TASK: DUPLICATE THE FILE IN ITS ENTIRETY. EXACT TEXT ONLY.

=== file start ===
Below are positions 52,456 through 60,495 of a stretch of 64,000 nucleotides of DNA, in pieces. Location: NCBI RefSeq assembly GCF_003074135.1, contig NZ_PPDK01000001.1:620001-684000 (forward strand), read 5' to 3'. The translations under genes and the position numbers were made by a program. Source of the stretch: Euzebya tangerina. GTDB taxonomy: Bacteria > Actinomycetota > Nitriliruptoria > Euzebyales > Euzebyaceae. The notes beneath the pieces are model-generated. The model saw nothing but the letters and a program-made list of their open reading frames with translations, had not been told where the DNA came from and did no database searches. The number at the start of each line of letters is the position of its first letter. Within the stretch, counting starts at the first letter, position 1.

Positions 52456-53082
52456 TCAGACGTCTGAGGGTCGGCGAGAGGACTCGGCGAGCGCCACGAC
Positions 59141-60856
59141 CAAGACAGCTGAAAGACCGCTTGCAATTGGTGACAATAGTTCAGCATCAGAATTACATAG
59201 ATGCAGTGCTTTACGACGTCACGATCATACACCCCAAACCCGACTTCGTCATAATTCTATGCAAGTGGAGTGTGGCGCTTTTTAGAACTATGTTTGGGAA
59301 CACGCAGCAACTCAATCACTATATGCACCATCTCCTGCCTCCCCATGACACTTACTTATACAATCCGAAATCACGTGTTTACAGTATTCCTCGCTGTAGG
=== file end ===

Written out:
Below are positions 52,456 through 60,495 of a stretch of 64,000 nucleotides of DNA, in pieces. Location: NCBI RefSeq assembly GCF_003074135.1, contig NZ_PPDK01000001.1:620001-684000 (forward strand), read 5' to 3'. The translations under genes and the position numbers were made by a program. Source of the stretch: Euzebya tangerina. GTDB taxonomy: Bacteria > Actinomycetota > Nitriliruptoria > Euzebyales > Euzebyaceae. The notes beneath the pieces are model-generated. The model saw nothing but the letters and a program-made list of their open reading frames with translations, had not been told where the DNA came from and did no database searches. The number at the start of each line of letters is the position of its first letter. Within the stretch, counting starts at the first letter, position 1.

Positions 52456-53082
52456 TCAGACGTCTGAGGGTCGGCGAGAGGACTCGGCGAGCGCCACGAC
Positions 59141-60856
59141 CAAGACAGCTGAAAGACCGCTTGCAATTGGTGACAATAGTTCAGCATCAGAATTACATAG
59201 ATGCAGTGCTTTACGACGTCACGATCATACACCCCAAACCCGACTTCGTCATAATTCTATGCAAGTGGAGTGTGGCGCTTTTTAGAACTATGTTTGGGAA
59301 CACGCAGCAACTCAATCACTATATGCACCATCTCCTGCCTCCCCATGACACTTACTTATACAATCCGAAATCACGTGTTTACAGTATTCCTCGCTGTAGG